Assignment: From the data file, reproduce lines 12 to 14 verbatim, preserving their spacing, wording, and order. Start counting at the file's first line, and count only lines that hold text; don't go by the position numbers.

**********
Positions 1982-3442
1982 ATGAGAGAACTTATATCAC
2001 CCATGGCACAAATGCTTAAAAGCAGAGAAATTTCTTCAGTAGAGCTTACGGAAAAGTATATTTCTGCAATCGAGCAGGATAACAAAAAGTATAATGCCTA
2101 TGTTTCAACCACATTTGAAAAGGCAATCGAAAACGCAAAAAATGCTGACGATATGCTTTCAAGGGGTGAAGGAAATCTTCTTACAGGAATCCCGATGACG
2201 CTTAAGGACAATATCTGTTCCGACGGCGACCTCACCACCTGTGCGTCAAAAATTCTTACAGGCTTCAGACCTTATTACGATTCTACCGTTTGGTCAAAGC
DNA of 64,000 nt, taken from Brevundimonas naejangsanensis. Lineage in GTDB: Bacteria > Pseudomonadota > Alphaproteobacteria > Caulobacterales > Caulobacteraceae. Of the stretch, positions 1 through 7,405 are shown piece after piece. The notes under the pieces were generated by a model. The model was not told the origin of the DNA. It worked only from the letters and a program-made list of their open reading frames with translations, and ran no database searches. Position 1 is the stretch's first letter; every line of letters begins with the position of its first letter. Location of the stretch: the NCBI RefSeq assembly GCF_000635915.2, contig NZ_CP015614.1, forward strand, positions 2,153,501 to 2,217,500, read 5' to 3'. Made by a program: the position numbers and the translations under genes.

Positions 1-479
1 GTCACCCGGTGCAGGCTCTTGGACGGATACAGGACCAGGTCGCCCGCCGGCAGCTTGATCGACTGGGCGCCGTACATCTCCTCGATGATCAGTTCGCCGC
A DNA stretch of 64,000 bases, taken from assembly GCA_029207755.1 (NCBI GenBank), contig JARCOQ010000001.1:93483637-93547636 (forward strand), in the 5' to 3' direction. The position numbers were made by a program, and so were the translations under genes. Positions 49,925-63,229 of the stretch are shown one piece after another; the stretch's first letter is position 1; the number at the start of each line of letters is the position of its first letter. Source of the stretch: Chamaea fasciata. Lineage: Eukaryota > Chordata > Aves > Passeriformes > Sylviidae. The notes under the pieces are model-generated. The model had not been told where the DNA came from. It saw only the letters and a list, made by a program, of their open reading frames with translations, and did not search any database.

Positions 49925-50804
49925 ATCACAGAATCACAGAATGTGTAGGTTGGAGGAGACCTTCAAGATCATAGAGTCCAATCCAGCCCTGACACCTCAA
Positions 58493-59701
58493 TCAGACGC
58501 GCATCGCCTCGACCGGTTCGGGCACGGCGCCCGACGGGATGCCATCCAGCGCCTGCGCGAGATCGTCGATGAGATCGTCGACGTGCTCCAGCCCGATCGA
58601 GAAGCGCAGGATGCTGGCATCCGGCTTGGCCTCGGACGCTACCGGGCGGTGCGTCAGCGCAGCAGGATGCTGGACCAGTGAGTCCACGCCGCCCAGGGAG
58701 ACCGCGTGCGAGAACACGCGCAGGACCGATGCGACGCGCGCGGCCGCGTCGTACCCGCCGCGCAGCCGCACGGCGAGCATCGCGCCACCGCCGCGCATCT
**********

Positions 58493-59701
58493 TCAGACGC
58501 GCATCGCCTCGACCGGTTCGGGCACGGCGCCCGACGGGATGCCATCCAGCGCCTGCGCGAGATCGTCGATGAGATCGTCGACGTGCTCCAGCCCGATCGA